Transparency News 8/1/18



August 1, 2018


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state & local news stories


In a hastily called special meeting, three Charlottesville city councilors appointed an interim city manager — who will also serve as emergency management director — less than two weeks before the anniversary of last year’s deadly white supremacist rally. Councilors Kathy Galvin, Wes Bellamy and Mike Signer voted to appoint Assistant City Manager Mike Murphy, 47, to the temporary position. Mayor Nikuyah Walker, who is out of the state, could not be reached by phone for the meeting. Councilor Heather Hill listened to the meeting over the phone but did not vote. Officials said the meeting was called to get an interim manager in place prior to Jones’ departure. An emailed notice was sent at 1:05 p.m. for the 1:15 p.m. meeting. Although the closed-door meeting was legal, its last-minute nature and short public notice raised some concerns.
The Daily Progress


stories of national interest

The Connecticut Freedom of Information Commission concurred with a hearing officer’s opinion that a Republican caucus last year didn’t constitute a meeting and therefore didn’t violate any state notice and record-keeping requirements. Democrat John Moise, appointed to the Board of Fire Commissioners after an unsuccessful Board of Finance bid in November, filed the complaint. He claimed a gathering of council Republicans last summer constituted a meeting and was subject to FOI rules.
Meriden Record-Journal

A police department in New York state has come under fire from a civil rights organization for using the letter “Y” — for the color yellow — to denote officers of Asian descent. A screenshot of one document obtained by the New York Civil Liberties Union through a Freedom of Information Law request shows that the Nassau County Police Department on Long Island used single letters as categories to tally the races of its sworn personnel. The department confirmed to NBC News that “B” signified black; “H,” Hispanic; “W,” white; and “Y,” yellow. “I,” for Indian, was also used in reference to Native Americans, the department said.
NBC News

A U.S. judge on Tuesday blocked the imminent release of blueprints for 3-D printed guns, hours before they were set to hit the internet, after several states sued to halt publication of designs to make weapons that security screening may not detect.

A reporting organization and a legal group on Tuesday filed a lawsuit against the Federal Emergency Management Agency (FEMA) alleging that the federal agency has failed to release documents they requested detailing FEMA's emergency relief efforts following Hurricane Maria last year. The Center for Investigative Reporting in Puerto Rico (CPI) and legal organization LatinoJustice say they requested documents from the agency through the Freedom of Information Act (FOIA) in February and FEMA still has not produced them, according to the court filing.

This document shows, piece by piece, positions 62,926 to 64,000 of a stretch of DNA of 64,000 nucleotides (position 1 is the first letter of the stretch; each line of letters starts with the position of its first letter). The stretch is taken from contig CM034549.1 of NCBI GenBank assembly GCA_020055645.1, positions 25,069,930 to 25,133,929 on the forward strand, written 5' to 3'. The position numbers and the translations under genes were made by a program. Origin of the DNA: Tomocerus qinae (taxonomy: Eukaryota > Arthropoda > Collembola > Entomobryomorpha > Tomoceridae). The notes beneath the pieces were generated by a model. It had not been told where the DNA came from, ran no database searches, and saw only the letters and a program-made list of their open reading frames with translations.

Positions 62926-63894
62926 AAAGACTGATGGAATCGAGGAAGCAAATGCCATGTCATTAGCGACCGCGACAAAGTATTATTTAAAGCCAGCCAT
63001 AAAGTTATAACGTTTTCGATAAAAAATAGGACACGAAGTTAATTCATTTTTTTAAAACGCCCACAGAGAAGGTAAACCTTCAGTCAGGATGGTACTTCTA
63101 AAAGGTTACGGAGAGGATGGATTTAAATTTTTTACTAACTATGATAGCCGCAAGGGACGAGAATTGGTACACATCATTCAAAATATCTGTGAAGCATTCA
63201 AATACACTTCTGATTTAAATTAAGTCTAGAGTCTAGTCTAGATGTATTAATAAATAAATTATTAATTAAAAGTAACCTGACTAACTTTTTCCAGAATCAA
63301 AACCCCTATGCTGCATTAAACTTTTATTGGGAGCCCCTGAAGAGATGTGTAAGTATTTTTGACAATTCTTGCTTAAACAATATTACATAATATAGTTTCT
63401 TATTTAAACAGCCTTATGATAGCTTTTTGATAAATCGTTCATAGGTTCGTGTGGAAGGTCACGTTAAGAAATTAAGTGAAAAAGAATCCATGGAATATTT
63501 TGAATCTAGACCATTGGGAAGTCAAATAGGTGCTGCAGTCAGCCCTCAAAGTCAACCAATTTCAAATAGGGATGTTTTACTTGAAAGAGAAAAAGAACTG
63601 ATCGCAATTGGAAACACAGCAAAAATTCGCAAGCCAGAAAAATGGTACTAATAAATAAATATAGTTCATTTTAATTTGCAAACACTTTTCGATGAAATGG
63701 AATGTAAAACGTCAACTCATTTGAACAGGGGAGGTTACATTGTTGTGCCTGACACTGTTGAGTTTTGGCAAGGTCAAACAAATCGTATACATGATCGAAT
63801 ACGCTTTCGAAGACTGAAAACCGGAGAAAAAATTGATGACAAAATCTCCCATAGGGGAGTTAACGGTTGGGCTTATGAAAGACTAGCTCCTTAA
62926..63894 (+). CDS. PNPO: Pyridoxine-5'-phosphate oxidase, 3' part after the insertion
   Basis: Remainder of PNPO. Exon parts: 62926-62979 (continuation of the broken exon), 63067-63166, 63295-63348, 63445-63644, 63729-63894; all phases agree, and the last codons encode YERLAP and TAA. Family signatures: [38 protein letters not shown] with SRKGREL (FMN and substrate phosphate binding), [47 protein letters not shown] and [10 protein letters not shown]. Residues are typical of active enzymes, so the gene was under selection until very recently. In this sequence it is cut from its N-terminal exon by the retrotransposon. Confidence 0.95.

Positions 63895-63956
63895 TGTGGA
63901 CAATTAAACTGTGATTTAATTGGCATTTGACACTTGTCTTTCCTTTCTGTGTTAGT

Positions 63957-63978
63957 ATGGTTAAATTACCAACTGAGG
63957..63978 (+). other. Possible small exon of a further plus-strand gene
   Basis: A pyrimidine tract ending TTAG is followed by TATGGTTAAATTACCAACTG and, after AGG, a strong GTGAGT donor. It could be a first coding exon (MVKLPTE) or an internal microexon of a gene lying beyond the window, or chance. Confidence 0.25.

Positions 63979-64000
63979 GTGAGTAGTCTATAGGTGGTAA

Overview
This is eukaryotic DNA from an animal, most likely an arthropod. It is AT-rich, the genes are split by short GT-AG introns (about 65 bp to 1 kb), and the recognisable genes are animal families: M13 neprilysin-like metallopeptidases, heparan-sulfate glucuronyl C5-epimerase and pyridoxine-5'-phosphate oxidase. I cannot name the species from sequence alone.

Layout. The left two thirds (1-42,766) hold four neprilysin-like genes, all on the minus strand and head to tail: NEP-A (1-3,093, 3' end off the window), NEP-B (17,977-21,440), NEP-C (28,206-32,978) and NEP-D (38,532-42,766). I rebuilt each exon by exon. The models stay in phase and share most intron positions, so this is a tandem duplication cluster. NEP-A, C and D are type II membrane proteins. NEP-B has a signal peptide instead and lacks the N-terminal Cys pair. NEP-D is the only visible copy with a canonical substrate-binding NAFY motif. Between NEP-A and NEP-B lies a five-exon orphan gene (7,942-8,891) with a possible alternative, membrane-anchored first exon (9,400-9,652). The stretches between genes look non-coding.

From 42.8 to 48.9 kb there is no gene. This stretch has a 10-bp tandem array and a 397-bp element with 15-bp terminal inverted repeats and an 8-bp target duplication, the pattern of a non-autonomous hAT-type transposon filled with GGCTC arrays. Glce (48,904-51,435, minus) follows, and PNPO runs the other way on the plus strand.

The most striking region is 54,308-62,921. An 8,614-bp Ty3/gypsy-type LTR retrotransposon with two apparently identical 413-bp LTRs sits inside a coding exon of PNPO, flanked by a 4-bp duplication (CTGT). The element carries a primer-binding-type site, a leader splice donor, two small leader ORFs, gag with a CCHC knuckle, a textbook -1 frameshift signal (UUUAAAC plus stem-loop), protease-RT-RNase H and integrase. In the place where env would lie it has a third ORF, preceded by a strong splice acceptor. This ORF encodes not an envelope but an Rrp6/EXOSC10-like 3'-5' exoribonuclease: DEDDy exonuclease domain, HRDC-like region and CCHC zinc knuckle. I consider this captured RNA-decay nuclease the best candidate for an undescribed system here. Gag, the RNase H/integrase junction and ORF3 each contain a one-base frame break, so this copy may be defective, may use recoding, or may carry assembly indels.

The Hill





editorials & columns


Let’s face it. If Circuit Court Judge Jeffrey W. Parker is confused about the two lawsuits against the county’s Board of Supervisors, known as Bragg 1 and Bragg 2, is there any hope for the rest of the community? Gid Brown Hollow resident Marian Bragg sued the BOS in 2016 (Bragg 1) and in 2017 (Bragg 2), both alleging that the supervisors violated Virginia’s Freedom of Information Act (FOIA) on several occasions in different ways. Bragg 1 alleges violations of public notification before the supervisors went into closed session. Bragg 2 alleges that the board did not properly advertise and consider candidates for the county administrator in the fall of 2017. Former interim County Administrator Brenda Garton is also a named party in Bragg2. To be fair, as Parker pointed out in court July 20, he is new to the cases, having taken them over after Alfred D. Swersky, a substitute judge in Rappahannock’s 20th Judicial Circuit, retired before deciding on outstanding motions in Bragg 1.
Patty Hardee, Rappahannock News

On July 26, Sullivan County (Tennessee) mayoral candidate Gerald Sensabaugh shared sceenshots of profane texts that appeared to be from Sheriff Wayne Anderson’s county-issued phone. On July 28, Anderson admitted to sending the derogatory texts to an employee. On July 29, that employee — Megan Smith — spoke out about the texts and the Sheriff’s statements. That’s Busted Bingo on our card. It’s true that the timing of these texts’ release — one week ahead of the election — is suspect. However, in a news release Anderson explicitly did not distribute to the Bristol Herald Courier, the Sheriff has admitted to sending the texts, which are nothing short of disturbing.
Bristol Herald Courier